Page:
Sussex County Councilman Vance Phillips (R-4th) introduced a long-awaited ordinance Tuesday that would allow county officials to trade density requirements in multi-family development plans on agricultural and sensitive county land for money.
The ordinance allows for up to four multi-family units per acre in AR-1 zones through conditional-use applications in growth zones, including the Environmentally Sensitive Developing Area.
County code calls for two units per each acre in the AR-1 zone, with multi-family plans only green-lighted through conditional-use applications in front of county council.
An ordinance approved on April 4, 2006, already allows single-family home developers to exceed density requirements for cash. That ordinance has been unsuccessful, victimized by loopholes allowing developers to circumvent the process by receiving a change of zone, which would still be a possibility with the new ordinance.
The ordinances call for fees of $15,000 and $20,000 in the sensitive overlay zone on every unit that exceeds density requirements. Under the ordinances, that money would be used for council-approved open space preservation or recreational measures.
George Cole (R-5th) has been vocal in his opposition to the “density-trade” ordinances, generally arguing that extra density should not be permitted on environmentally sensitive land. (The overlay encompasses the areas around the increasingly-polluted Sussex County Inland Bays, which have been the site of astounding development in the last decade.)
Even Cole, however, called the measure a “good” ordinance — aside from its potential effects on sensitive land. Phillips’ new ordinance calls for 40 percent open space preservation on the development site — which is 10 percent more than in the previously-approved ordinances — and 75-foot vegetated buffers off numbered county roads.
And despite a recent apparent flip-flop on the part of one county councilman, the measure seems to have majority support in Georgetown. Lynn Rogers (D-3rd), who is up for re-election this year, indicated early last month that he would not support the ordinance after voting yes on the similar one last April.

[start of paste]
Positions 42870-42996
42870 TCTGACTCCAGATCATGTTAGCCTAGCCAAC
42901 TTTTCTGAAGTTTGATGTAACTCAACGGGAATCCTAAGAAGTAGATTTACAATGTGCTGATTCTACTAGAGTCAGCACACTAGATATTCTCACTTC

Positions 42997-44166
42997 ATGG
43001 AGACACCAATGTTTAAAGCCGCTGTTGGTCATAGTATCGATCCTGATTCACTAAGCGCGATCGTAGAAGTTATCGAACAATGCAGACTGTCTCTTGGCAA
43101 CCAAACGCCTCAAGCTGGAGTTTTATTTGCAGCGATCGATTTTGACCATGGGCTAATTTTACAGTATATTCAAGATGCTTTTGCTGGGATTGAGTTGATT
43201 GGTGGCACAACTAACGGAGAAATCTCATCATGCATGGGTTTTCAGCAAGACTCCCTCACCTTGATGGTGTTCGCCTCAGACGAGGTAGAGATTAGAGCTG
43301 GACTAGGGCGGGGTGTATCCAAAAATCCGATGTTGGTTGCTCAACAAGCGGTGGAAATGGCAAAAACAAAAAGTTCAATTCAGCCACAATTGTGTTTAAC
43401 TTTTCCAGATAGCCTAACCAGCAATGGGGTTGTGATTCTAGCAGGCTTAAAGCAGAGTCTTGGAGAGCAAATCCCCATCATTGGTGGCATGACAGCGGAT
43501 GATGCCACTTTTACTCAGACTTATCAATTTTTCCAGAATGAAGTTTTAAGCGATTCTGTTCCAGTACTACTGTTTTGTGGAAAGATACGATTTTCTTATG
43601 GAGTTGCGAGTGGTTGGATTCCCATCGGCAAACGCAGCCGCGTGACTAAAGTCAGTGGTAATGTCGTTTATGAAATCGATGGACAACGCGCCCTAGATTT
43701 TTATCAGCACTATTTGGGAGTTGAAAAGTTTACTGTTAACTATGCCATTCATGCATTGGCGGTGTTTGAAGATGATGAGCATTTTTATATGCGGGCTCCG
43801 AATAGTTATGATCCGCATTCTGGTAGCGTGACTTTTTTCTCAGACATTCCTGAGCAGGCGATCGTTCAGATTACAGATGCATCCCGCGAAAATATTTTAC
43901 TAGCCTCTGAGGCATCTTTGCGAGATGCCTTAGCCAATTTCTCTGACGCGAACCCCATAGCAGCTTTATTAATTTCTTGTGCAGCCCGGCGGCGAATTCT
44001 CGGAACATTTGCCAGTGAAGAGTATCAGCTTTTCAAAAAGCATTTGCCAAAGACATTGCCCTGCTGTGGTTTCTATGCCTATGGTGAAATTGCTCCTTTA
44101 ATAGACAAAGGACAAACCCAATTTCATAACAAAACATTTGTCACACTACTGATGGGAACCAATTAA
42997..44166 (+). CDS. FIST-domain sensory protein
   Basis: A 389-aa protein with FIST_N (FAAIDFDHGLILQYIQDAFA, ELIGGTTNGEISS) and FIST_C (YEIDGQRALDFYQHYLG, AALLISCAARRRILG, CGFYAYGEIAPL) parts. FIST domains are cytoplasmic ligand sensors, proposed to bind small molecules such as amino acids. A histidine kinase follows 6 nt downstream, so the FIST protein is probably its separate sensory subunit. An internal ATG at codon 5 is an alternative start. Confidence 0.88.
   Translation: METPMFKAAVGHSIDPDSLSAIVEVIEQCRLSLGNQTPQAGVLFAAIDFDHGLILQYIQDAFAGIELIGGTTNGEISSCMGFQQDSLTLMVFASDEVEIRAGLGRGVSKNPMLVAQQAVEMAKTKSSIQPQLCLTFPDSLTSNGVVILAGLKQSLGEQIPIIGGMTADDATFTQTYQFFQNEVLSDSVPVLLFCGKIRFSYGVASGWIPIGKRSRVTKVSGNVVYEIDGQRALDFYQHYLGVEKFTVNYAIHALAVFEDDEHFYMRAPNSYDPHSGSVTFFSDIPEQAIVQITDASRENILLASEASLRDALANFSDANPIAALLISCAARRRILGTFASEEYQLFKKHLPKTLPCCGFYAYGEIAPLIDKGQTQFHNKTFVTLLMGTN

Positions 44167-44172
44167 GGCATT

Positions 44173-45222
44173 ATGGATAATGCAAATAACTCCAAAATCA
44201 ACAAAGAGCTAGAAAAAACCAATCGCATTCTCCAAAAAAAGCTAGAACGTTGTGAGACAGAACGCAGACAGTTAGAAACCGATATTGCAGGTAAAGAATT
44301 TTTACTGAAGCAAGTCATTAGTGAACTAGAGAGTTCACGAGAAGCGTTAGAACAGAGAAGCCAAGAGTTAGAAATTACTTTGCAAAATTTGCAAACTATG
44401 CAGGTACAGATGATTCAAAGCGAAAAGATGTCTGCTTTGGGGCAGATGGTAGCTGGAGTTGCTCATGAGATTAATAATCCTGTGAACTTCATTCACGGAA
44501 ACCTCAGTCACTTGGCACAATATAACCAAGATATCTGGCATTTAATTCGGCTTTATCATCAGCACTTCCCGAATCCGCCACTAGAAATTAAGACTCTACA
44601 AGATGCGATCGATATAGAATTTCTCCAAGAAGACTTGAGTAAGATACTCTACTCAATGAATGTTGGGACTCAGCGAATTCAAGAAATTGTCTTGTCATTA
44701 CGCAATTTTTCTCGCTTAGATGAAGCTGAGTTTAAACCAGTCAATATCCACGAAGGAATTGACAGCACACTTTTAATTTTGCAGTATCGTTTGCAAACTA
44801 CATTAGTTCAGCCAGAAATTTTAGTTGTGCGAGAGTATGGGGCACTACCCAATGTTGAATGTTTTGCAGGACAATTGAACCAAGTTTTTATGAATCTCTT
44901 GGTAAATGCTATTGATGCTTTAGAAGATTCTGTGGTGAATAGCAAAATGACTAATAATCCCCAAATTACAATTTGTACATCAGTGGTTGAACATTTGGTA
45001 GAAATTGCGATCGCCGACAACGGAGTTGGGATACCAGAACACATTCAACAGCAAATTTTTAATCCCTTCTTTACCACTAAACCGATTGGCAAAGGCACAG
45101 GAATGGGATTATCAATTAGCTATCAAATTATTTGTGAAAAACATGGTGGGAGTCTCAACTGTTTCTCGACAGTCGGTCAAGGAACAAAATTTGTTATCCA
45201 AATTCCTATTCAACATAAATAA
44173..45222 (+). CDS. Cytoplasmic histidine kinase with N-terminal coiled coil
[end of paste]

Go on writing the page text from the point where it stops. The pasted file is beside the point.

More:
“I don’t want to be blasted for selling all of Sussex County for money,” Rogers said recently. “I don’t want to end up with an ordinance that allows you to buy your way out of the comprehensive plan.”
Cole, the ordinance’s only other opposition, voted to deny the April 2006 ordinance and has consistently denounced the plan.
“We ought to be rezoning property because there’s a need or because it’s compatible, but never for money,” Cole said at an April 10 council meeting.
Phillips has argued that county council approves extra density without receiving money. But the Laurel councilman has done nothing to reverse that trend.
Phillips voted late last year to approve a change of zone from AR-1 outside Millville for The Lakelyns, a 265-unit development mixed with multi-family and single-family lots. Developers plan to build more than three units to the acre there in the Sussex County’s controversial, and perhaps ironic, Environmentally Sensitive Developing Area.
Plans for The Lakelyns have been unique in recent months, with all other development plans meeting density requirements. Other plans such as that one, though, will not be covered under the new ordinance. Those, including single-family zones, can be rezoned as a residential planned community (RPC), as the Lakelyns was with a 4-1 vote, Cole dissenting.
Phillips defended that vote last month, saying the request was a permitted use, and he continued to defend the ordinance, skirting questions about why developers would utilize the density trade ordinances if they circumvent the process by changing zones.
“There is no law that says you can’t have higher density in the ESDA,” Phillips said in April. “The fact is we are allowing higher density. (This ordinance is) putting out there that if you do it, you have to pay for it. It may actually discourage higher density there.”